30 June 2000


Sugar beet is a key crop for

many arable farmers and

none more so than the three

finalists in the Du Pont/

farmers weekly Sugar Beet

Grower Challenge 2000.

Here Charles Abel profiles

the competition winner

DROUGHT is the biggest issue confronting Mark Irelands 166ha (410 acres) of sugar beet mostly grown on brashy heath soils near Sleaford, Lincs.

With C-beet values on the floor the pressure is on to minimise over-production without jeopardising A and B quota production.

It is a fine line to tread with contracts totalling 7398t. But an area cut, new varieties, earlier drilling at lower seed rates and a husbandry policy geared to maximising late crop growth is paying dividends.

Mr Ireland farms 1004ha (2480 acres) with his father and brother from Grange Farm, North Rauceby, near Sleaford. The beet area includes 63ha (156 acres) grown on contract for his neighbouring uncle.

"Risk management is the key for us on this droughty land. If we dont get the rain yield can slip to 11-12t/acre." In the past that has meant a hefty area of extra beet as insurance, leading to huge C-beet production if rainfall was adequate. This year saw the total area cut 10.5% from 114ha (282 acres).

To ensure that still meets A and B quota drilling has moved earlier, now starting around March 10, to achieve maximum leaf cover as early as possible. A 45cm (18in) row width also helps.

Variety choice favours fast growing types like Ariana. Early sight of new lines from breeder Delitzsch helps steer choice.

Target population is 75,000 plants/ha. But 95% establishment is unlikely given problems with stones and mice, Mr Ireland comments. Slower drilling, stone pushers and deeper drilling at 4.5cm (1.75in) are helping.

A seed rate reduction from 1.3 units/ha to 1.1 has cut cost and produces a more regular beet size with no impact on yield. Further cuts may be tried, an area accidentally drilled at 0.9 units/ha yielding well last year. "But we have not had a dry spring yet," Mr Ireland comments.

At the other end of the season harvest is delayed to maximise yield. "The land does suit November/December lifting," notes Mr Ireland.

That means crops need keeping disease-free. A triazole spray of Alto240 (cyproconazole) or Punch C (flusilazole + mbc) is preferred to sulphur, giving faster work rates at 200 litres/ha, good control of rusts and suppression of mildew.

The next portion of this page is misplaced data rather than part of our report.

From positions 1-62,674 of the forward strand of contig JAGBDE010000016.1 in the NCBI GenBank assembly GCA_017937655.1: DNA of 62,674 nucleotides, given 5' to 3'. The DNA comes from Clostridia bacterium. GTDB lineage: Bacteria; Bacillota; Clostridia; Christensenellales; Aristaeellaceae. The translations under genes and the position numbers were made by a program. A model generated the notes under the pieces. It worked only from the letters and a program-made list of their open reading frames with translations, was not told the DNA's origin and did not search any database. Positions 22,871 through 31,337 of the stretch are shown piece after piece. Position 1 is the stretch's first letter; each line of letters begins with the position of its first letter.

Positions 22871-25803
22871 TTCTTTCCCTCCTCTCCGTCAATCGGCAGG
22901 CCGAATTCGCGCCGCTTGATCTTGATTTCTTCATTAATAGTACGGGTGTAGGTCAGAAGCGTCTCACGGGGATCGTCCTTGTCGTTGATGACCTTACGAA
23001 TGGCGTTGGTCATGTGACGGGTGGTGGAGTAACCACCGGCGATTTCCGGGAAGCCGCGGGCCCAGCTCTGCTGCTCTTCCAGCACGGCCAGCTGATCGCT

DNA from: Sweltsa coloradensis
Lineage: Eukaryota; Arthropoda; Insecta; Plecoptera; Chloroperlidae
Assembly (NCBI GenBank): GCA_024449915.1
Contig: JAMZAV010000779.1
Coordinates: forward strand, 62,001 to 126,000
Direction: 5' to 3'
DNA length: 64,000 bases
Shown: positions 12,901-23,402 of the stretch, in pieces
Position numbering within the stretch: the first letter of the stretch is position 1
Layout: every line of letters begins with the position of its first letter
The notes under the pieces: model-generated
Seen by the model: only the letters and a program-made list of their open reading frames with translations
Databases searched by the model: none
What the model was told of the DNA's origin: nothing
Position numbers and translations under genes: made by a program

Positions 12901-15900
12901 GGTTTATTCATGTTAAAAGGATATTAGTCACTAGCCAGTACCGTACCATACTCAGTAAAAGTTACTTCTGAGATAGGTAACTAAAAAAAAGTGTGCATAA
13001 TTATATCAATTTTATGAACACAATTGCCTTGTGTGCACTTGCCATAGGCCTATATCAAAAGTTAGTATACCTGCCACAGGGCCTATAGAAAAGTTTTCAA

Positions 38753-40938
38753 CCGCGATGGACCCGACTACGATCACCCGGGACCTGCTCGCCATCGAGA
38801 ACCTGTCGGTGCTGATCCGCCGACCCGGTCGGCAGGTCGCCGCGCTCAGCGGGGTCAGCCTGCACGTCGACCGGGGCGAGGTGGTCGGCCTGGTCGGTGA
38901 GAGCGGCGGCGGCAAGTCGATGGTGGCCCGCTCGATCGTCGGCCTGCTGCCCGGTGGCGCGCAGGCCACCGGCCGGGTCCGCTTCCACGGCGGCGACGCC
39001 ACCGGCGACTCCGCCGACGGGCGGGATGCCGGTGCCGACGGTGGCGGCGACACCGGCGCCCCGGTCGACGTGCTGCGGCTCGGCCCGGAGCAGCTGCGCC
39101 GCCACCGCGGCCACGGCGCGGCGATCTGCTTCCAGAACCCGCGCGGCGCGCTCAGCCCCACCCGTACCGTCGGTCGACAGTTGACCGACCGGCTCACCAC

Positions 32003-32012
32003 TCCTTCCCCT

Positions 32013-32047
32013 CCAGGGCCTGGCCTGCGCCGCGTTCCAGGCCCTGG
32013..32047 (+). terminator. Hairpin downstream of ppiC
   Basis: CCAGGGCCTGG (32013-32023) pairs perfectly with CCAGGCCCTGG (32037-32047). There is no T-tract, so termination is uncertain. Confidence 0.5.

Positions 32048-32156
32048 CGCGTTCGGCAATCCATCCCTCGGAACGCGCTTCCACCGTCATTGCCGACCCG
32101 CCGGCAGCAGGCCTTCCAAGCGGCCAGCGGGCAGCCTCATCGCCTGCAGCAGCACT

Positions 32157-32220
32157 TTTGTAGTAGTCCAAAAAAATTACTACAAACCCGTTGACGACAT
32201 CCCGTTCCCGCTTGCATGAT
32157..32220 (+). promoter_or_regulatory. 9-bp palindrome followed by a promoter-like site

Lifting is carried out with a Riecam 300 tanker which covers 506ha (1250 acres) a season. "We could do more, but it must be at the right price. It costs us £42.50/t including carting, so lifting for less than £50/acre makes no sense. I would rather put the machine in the shed and expect a longer working life from it," says Mr Ireland.

"It also means we have the capacity to lift when we want to. We can do 35 acres a day, but to make a good job of it we prefer to run at 25."

Delivering clean beet is a priority. Beet is left to stand for 4-5 days to shed soil and beet from stony ground goes over a picking table. "Total tare averaged 9.6% last year against a 10% target, so we were pleased."

Technical excellence continues throughout the season, inputs being adjusted to the specific needs of each field, with autumn soil testing dictating P and K rates and regular field walking influencing spray rates.

Mr Ireland is BASIS qualified and does all his own field-walking. "It means I am in each field every 2-3 days in April, so we are more in touch with what is going on and can really fine-tune inputs."

Nitrogen rates have been cut in recent years to 120kg/ha this year, split between liquid urea mixed with chloridazon pre-em herbicide and granular N once plants have 2-4 true leaves. This year some Hydro Probeta compound granules are being tried.

Weed beet is pursued with inter-row hoeing and hand pulling, the goal being to eliminate the yield-sapping weed. But weed wiping is unpopular, sometimes leading to rotting beet in the clamp, Mr Ireland notes.

British Sugars benchmarking scheme is helping the drive to improved productivity and reduced costs, Mr Ireland comments.

Last years costs were well down on 1998, Gaucho-treated seed tumbling from £160/ha to £132, fertiliser from £89 to 77, herbicide £91 to £75 and fungicide £10 to £5.70/ha. &#42

June 9 and Mark Irelands beet is well on the way to a respectable yield. A fast start and careful crop management is helping stabilise yield on droughty heath land near Sleaford, Lincs.


&#8226 166ha, 7398t A/B.

&#8226 60.74t/ha adjusted.

&#8226 17.8% sugar, 4% dirt, 6.2% top.

&#8226 Sandy loam soils.

&#8226 Drought prone.

&#8226 Less C-beet goal.

&#8226 Own field-walking.

DuPonts Craig Chisholm (left) presents the award.

Beets future

In future Mr Ireland hopes to extend the rotation to one in five years, thanks to land coming out of an NSA premium grass scheme. That will help combat weed beet.

Extra quota is also desired. "The new agreement with British Sugar helps, paying us back with more quota for low tares. But the scale cut on sugars is a bit disappointing," he says.

Rationalising equipment use is a further goal, a plough, press, drill approach having been experimented with, but making accurate topping difficult in the past. The existing drill can not be adapted for tramlining, so that will have to wait until a new machine is bought.

Assurance holds no fears, Mr Ireland already having been included in the BS Food Safety Audit twice. "We have nothing to hide."

GM varieties would help technically and could cut costs, he adds. But Mr Ireland accepts that he will have to wait until consumers are ready before gaining access to the new technology.

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